The Sex-Work Scandal on “The Bachelor” Was Much Ado About Nothing

The show built up rumors about contestant Brittany Galvin in an attempt to stoke scandal, but the result was a tone deaf, whorephobic failure

January 26, 2021 8:58 am
brittany galvin the bachelor
"The Bachelor" was banking on a whorephobic response to rumors about Brittany Galvin.

Last night, The Bachelor finally got around to airing its first big scandal of the season: sex work. That’s it. That’s the scandal. 

Drama surrounding the suggestion that a Bachelor contestant on this season could potentially be involved with the sex industry is something producers were clearly banking on, making sure to drop some pretty big hints in the December trailer for Season 25, which began airing earlier this month. 

“I’ve heard two different terms going around, I’ve heard ‘sugar baby’ and ‘escort,’” a contestant can be heard saying in the promo video, while another alleges someone “may be having a transactional relationship with wealthy men.”

Early leaks from leading Bachelor spoiler Reality Steve predicted that the woman in question was one Brittany Galvin, a 23-year-old model and DJ from Chicago. As predicted, Galvin made her debut on last night’s episode, along with a few other new contestants who seem to have been inexplicably thrown into the batch, and immediately entered a lion’s den of supposedly salacious rumors. 

“People have gone out of their way to tell me, ‘Oh my god, watch out for this girl’ … that she is entertaining men for money,” one contestant, Anna, told another, before taking it upon herself to “confront” Galvin personally about the escorting rumors, which Galvin swiftly denied.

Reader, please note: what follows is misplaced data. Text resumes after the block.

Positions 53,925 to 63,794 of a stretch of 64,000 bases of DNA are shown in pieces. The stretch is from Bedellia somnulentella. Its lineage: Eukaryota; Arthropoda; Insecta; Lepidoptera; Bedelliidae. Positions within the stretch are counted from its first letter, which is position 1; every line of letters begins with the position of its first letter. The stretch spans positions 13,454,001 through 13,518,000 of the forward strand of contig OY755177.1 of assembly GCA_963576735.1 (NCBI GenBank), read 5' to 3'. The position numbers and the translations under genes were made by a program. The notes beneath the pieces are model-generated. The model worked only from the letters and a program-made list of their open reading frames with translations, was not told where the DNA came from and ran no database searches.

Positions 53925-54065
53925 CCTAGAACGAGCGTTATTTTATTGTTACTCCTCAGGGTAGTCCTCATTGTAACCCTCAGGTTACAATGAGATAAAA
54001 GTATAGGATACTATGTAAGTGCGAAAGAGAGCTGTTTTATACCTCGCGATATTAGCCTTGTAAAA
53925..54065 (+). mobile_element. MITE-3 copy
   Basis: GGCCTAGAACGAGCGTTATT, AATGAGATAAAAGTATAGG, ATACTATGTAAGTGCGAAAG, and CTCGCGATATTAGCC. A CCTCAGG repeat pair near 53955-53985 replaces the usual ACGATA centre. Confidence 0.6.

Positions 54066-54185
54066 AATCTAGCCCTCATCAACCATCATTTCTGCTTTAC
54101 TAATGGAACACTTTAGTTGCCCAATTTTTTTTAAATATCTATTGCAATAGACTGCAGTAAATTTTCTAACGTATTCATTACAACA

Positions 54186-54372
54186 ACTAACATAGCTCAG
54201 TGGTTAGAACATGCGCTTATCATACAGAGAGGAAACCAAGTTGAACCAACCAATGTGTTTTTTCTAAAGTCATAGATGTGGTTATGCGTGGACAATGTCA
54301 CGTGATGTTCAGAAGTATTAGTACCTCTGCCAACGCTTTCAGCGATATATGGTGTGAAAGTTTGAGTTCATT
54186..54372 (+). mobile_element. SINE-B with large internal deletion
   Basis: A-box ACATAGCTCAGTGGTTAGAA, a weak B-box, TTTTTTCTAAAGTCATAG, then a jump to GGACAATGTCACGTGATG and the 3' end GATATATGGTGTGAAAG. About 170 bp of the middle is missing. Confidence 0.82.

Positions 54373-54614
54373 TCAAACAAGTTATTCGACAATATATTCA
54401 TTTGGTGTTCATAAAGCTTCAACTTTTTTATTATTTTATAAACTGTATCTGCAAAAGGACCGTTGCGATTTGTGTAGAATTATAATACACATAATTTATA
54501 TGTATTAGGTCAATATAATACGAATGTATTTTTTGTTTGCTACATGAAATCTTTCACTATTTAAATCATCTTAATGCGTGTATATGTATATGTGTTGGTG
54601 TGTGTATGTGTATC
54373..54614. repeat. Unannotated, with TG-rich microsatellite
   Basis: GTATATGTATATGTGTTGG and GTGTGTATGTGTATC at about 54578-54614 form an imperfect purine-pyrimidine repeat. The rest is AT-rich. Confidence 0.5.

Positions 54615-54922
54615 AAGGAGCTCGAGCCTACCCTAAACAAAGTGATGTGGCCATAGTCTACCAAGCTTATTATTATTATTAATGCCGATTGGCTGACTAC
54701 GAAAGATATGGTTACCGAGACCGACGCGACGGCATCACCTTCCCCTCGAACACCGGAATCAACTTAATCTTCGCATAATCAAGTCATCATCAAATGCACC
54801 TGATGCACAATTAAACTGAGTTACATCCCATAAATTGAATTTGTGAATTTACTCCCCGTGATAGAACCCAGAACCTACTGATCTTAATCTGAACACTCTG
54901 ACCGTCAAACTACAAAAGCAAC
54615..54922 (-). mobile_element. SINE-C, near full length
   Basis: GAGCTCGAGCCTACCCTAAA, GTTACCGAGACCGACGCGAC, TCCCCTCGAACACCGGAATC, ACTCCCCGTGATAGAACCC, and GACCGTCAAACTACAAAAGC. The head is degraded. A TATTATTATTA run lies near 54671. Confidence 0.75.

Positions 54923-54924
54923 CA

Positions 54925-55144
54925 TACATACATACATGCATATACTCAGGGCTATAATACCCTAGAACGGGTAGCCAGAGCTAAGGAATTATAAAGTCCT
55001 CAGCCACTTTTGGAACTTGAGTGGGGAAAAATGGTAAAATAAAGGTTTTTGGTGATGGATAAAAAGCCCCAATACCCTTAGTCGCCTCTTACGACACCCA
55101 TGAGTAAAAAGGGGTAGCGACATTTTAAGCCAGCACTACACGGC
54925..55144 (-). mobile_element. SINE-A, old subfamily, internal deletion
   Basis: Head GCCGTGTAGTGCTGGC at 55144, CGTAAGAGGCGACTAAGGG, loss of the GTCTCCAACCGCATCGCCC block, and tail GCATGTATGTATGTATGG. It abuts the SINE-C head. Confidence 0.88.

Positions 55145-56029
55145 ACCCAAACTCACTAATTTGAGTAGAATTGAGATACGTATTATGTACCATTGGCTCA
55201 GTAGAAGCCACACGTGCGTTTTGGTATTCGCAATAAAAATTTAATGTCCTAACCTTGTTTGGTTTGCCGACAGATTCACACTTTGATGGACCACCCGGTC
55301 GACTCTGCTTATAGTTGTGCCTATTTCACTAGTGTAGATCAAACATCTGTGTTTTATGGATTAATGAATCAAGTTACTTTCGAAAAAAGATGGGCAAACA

“No, I’m not an escort,” said Galvin. “It’s just so ridiculous to say that.”

Galvin’s denial, while potentially disappointing for some sex workers and activists who may have been hoping to see some sex worker representation on the show, is fine. Whether or not Galvin is in fact an escort or otherwise engaging in “transactional relationships,” she is under absolutely no obligation to disclose that information to anyone, particularly not on national television. What is not fine, however, is the show’s clear attempt to sensationalize sex work and shame sex workers in a whorephobic ratings ploy.

Fortunately, pretty much no one is here for The Bachelor’s blatant whorephobia. 

“BOO AT SEX WORK SHAMING,” tweeted one member of Bachelor Nation, while another echoed, “We do not shame sex workers over here.”

“I am pretty shocked that Bachelor fans are riding for sex workers but ok! Thank you, Bachelor Nation,” wrote writer and sex worker Charlotte Shane on Twitter.

But while the public response to The Bachelor’s attempt to spin whorephobia into scandal may come as a pleasant surprise, the show’s dated, closed-minded views on sex work do not. Despite some recent — much too little, far too late — attempts at a progressive rebranding, The Bachelor remains a reality television show that’s spent nearly 20 years actively pandering to white, heteronormative, Christian American values. Of course the show, even in the midst of its long overdue progressive glo-up, left room to shame sex workers. 

Anna, for her part, later apologized for starting the supposedly damning rumors — in the worst way imaginable.